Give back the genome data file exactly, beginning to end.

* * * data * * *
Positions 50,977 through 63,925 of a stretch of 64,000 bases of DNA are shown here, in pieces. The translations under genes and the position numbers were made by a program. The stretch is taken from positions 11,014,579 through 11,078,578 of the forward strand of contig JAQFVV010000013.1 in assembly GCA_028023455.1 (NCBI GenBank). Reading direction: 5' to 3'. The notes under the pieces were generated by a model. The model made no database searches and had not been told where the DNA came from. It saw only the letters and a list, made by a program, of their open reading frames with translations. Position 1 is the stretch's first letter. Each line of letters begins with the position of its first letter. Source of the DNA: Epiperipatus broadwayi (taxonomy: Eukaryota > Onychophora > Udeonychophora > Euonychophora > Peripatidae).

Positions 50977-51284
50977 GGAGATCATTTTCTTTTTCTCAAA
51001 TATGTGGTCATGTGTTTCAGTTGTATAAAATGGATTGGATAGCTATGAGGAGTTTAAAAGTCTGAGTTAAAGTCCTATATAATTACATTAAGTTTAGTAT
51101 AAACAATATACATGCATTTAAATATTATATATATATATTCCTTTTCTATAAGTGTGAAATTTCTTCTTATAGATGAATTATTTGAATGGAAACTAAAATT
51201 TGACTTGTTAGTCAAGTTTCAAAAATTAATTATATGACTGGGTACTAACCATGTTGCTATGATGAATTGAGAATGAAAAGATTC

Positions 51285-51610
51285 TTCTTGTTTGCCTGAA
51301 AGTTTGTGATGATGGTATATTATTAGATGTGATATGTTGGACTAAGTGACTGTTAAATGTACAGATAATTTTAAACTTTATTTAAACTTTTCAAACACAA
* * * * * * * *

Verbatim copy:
Positions 50,977 through 63,925 of a stretch of 64,000 bases of DNA are shown here, in pieces. The translations under genes and the position numbers were made by a program. The stretch is taken from positions 11,014,579 through 11,078,578 of the forward strand of contig JAQFVV010000013.1 in assembly GCA_028023455.1 (NCBI GenBank). Reading direction: 5' to 3'. The notes under the pieces were generated by a model. The model made no database searches and had not been told where the DNA came from. It saw only the letters and a list, made by a program, of their open reading frames with translations. Position 1 is the stretch's first letter. Each line of letters begins with the position of its first letter. Source of the DNA: Epiperipatus broadwayi (taxonomy: Eukaryota > Onychophora > Udeonychophora > Euonychophora > Peripatidae).

Positions 50977-51284
50977 GGAGATCATTTTCTTTTTCTCAAA
51001 TATGTGGTCATGTGTTTCAGTTGTATAAAATGGATTGGATAGCTATGAGGAGTTTAAAAGTCTGAGTTAAAGTCCTATATAATTACATTAAGTTTAGTAT
51101 AAACAATATACATGCATTTAAATATTATATATATATATTCCTTTTCTATAAGTGTGAAATTTCTTCTTATAGATGAATTATTTGAATGGAAACTAAAATT
51201 TGACTTGTTAGTCAAGTTTCAAAAATTAATTATATGACTGGGTACTAACCATGTTGCTATGATGAATTGAGAATGAAAAGATTC

Positions 51285-51610
51285 TTCTTGTTTGCCTGAA
51301 AGTTTGTGATGATGGTATATTATTAGATGTGATATGTTGGACTAAGTGACTGTTAAATGTACAGATAATTTTAAACTTTATTTAAACTTTTCAAACACAA